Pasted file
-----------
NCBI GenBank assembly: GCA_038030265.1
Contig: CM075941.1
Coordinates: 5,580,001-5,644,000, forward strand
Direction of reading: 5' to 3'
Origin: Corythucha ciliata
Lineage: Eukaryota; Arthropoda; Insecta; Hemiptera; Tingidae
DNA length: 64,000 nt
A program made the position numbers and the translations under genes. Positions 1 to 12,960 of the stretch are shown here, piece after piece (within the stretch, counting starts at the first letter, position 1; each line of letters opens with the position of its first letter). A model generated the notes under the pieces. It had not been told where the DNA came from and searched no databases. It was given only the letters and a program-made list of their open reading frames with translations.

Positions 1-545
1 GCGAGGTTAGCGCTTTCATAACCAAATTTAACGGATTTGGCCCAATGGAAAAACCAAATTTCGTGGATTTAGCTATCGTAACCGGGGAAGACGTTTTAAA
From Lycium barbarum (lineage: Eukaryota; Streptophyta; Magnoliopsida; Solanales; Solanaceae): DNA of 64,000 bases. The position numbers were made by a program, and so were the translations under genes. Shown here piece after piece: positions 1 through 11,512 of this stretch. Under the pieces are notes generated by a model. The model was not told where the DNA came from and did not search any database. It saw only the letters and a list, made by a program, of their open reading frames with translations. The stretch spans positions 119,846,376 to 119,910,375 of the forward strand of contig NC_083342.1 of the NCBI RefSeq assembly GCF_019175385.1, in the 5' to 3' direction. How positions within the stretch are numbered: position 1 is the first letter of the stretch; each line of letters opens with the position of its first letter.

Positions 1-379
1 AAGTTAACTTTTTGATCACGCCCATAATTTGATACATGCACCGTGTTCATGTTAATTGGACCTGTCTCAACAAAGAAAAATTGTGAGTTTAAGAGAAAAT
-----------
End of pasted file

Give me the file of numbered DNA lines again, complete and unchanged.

NCBI GenBank assembly: GCA_038030265.1
Contig: CM075941.1
Coordinates: 5,580,001-5,644,000, forward strand
Direction of reading: 5' to 3'
Origin: Corythucha ciliata
Lineage: Eukaryota; Arthropoda; Insecta; Hemiptera; Tingidae
DNA length: 64,000 nt
A program made the position numbers and the translations under genes. Positions 1 to 12,960 of the stretch are shown here, piece after piece (within the stretch, counting starts at the first letter, position 1; each line of letters opens with the position of its first letter). A model generated the notes under the pieces. It had not been told where the DNA came from and searched no databases. It was given only the letters and a program-made list of their open reading frames with translations.

Positions 1-545
1 GCGAGGTTAGCGCTTTCATAACCAAATTTAACGGATTTGGCCCAATGGAAAAACCAAATTTCGTGGATTTAGCTATCGTAACCGGGGAAGACGTTTTAAA
From Lycium barbarum (lineage: Eukaryota; Streptophyta; Magnoliopsida; Solanales; Solanaceae): DNA of 64,000 bases. The position numbers were made by a program, and so were the translations under genes. Shown here piece after piece: positions 1 through 11,512 of this stretch. Under the pieces are notes generated by a model. The model was not told where the DNA came from and did not search any database. It saw only the letters and a list, made by a program, of their open reading frames with translations. The stretch spans positions 119,846,376 to 119,910,375 of the forward strand of contig NC_083342.1 of the NCBI RefSeq assembly GCF_019175385.1, in the 5' to 3' direction. How positions within the stretch are numbered: position 1 is the first letter of the stretch; each line of letters opens with the position of its first letter.

Positions 1-379
1 AAGTTAACTTTTTGATCACGCCCATAATTTGATACATGCACCGTGTTCATGTTAATTGGACCTGTCTCAACAAAGAAAAATTGTGAGTTTAAGAGAAAAT